Usually, I wouldn’t write about a hiring that doesn’t impact the product on the court. A new director of security certainly wouldn’t compel me to bust out a blog.
But in this case, my journalistic training, my understanding of news judgment and relevance, will take a backseat to my personal prerogative. This blog post is motivated by my bias, my personal feelings, my agenda.
The Warriors have hired Ralph Walker, a retired member of the Oakland Police Department, as the director of team security. And that is indeed cool.
I have known Ralph since I was 13. Part of his 26 years on the force was spent running the Police Athletic League in my neighborhood in East Oakland. Practically every day, I was hooping at Madison Middle School in Sobrante Park, thanks to PAL. I played so many games with Ralph, I and several of my friends wound up idolizing him. First and foremost, he was drafted into the NBA (fifth round, 1976) by the Phoenix Suns after starring for two years at St. Mary’s. Though he never played in the NBA, it was still cool. He was known as Ralph “The Rocket” in his native Chicago because he could jump out of the gym. We saw a little bit of that, though his playing days were well over. Mostly, we saw his jumper. He never missed, it seemed.
I loved playing with Ralph because, though I was garbage, he always noticed anything I did well on the court. When I was in position to see my man and the ball. When I hustled back on defense. When I made the extra pass. He saw it and said something. Ditto for when I didn’t. Still, he gave me confidence, though I didn’t deserve it. He wasn’t as enamored with the highly skilled or super athletic players as everyone else seemed to be. He was enamored with effort, fundamentals and smarts.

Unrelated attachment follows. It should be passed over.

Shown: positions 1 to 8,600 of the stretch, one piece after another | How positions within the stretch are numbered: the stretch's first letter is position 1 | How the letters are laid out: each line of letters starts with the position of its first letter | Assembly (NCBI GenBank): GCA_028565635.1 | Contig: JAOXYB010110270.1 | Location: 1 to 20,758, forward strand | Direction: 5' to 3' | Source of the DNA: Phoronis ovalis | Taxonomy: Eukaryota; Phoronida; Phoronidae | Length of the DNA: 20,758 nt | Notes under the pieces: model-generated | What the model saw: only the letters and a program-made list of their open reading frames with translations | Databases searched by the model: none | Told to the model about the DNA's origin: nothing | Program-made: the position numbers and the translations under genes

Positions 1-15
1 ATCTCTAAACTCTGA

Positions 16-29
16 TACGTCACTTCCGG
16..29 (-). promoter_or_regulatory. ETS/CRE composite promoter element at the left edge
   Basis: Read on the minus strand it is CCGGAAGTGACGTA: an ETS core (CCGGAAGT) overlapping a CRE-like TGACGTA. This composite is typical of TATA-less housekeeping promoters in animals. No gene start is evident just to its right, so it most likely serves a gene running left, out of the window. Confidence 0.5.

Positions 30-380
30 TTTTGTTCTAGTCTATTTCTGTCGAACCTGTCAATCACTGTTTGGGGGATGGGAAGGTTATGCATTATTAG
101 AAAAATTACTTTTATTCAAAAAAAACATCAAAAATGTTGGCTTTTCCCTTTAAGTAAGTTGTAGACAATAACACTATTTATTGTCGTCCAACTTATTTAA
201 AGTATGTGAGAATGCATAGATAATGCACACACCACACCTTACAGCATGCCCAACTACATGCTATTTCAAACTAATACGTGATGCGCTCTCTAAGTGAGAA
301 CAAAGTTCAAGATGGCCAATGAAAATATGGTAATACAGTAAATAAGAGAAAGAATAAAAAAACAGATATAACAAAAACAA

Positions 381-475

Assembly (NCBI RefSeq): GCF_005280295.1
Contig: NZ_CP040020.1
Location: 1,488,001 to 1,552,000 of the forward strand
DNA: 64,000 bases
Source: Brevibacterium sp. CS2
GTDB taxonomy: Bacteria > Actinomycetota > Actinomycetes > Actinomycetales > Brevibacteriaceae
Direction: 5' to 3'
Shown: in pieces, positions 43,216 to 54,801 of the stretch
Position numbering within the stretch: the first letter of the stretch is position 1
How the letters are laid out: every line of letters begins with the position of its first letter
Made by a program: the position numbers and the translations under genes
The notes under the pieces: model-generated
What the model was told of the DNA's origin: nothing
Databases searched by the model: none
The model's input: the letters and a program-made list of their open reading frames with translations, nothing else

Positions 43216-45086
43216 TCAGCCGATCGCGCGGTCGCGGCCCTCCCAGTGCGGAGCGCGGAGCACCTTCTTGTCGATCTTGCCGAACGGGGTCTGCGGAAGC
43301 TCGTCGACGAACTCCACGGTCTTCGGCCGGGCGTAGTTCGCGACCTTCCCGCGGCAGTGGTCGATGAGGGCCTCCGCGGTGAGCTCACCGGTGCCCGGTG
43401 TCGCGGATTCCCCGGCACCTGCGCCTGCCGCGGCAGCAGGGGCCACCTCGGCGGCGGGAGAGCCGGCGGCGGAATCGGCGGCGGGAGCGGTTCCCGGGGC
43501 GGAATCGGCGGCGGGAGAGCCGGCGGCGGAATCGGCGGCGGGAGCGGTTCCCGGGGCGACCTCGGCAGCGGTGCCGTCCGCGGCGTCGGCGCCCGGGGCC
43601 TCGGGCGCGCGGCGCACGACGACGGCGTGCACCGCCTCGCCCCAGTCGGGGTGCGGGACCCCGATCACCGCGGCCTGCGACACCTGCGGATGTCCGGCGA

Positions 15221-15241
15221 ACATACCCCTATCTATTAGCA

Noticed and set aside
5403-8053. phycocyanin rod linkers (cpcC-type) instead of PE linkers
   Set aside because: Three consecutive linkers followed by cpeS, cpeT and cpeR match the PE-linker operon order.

But Ralph was more than just a cheerleader in pick-up games. Through PAL, Ralph exposed me to so much. My first organized baseball. My first time leaving the Bay Area (a PAL hoop tournament in Santa Monica). He even taught us handball. We played in a few tournaments, often dominating from sheer athleticism.
Ralph was the first person, outside of my parents and family, who valued me despite my lack of athletic process and for my character and effort. I was never the best athlete, or the most skilled. No matter what we played, I was the guy you might forget was even on the court. But I was a good student who stayed out of trouble and treated people right. I usually found my strengths took a backseat. But not with Ralph. He valued us kids who had a good head on our shoulders. That means a lot to an impoverished teenager trying to figure out who he is and trying his best to do the right things. I realize that now more than ever.
The one thing I learned from Ralph that I value most was his conflict resolution skills. He was a master at it and always had advice for staying out of trouble and avoiding drama.
Where I grew up was considered one of the most dangerous parts of Oakland. I literally played pick-up with drug dealers, robbers and a few murderers, I’m sure. Regularly. I didn’t have a big brother, or a gun, or connections, so I was always walking on egg shells. It amazed me that this police officer was able to spend all this time in the hood where police are hated. I watched how he talked to people, how he dealt with situations. How he stayed calm in some scary situations. He never brandished his weapon, flashed his badge, or threatened to call in the calvary. He pulled people aside to talk, showed respect, used his head instead of his emotions. He developed rapport so he had the credibility to defuse a situation. As a youngsta trying to survive, I used to soak that stuff up.
All right. I’m done with the mushfest. I just wanted to tip my cap to a guy who had an impact on my life. I don’t know Ralph much outside of his work with PAL, so I’m in no position to crown him holy. But I know what he meant to me. It is wholly necessary to point out good when I see it. Rarely do I get the chance to do it in a public forum. Lots of people do such good in the community, impact people’s lives, and their stories are never told. But Ralph “the Rocket” is certainly worthy of a moment of kudos. Especially from me.